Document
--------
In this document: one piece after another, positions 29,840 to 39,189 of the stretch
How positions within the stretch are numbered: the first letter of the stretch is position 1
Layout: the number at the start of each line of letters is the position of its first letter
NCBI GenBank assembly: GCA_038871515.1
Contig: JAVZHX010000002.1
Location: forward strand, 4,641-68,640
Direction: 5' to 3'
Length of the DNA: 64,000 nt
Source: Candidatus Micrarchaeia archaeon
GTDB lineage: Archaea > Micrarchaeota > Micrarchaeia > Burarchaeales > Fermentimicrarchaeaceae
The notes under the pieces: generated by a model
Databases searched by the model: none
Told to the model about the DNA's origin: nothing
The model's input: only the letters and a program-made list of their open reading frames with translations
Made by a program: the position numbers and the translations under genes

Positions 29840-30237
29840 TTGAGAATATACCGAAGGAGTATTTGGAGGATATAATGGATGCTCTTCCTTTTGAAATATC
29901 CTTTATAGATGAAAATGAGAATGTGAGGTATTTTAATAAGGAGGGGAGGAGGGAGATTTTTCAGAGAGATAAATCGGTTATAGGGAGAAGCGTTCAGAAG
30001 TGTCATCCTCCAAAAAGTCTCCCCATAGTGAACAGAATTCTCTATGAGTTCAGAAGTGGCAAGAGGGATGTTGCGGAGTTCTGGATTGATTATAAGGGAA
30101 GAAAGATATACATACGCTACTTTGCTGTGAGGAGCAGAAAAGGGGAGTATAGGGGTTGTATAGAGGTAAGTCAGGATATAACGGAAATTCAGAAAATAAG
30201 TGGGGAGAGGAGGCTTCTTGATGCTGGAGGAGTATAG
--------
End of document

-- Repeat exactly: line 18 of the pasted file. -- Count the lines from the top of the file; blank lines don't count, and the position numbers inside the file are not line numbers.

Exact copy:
29901 CTTTATAGATGAAAATGAGAATGTGAGGTATTTTAATAAGGAGGGGAGGAGGGAGATTTTTCAGAGAGATAAATCGGTTATAGGGAGAAGCGTTCAGAAG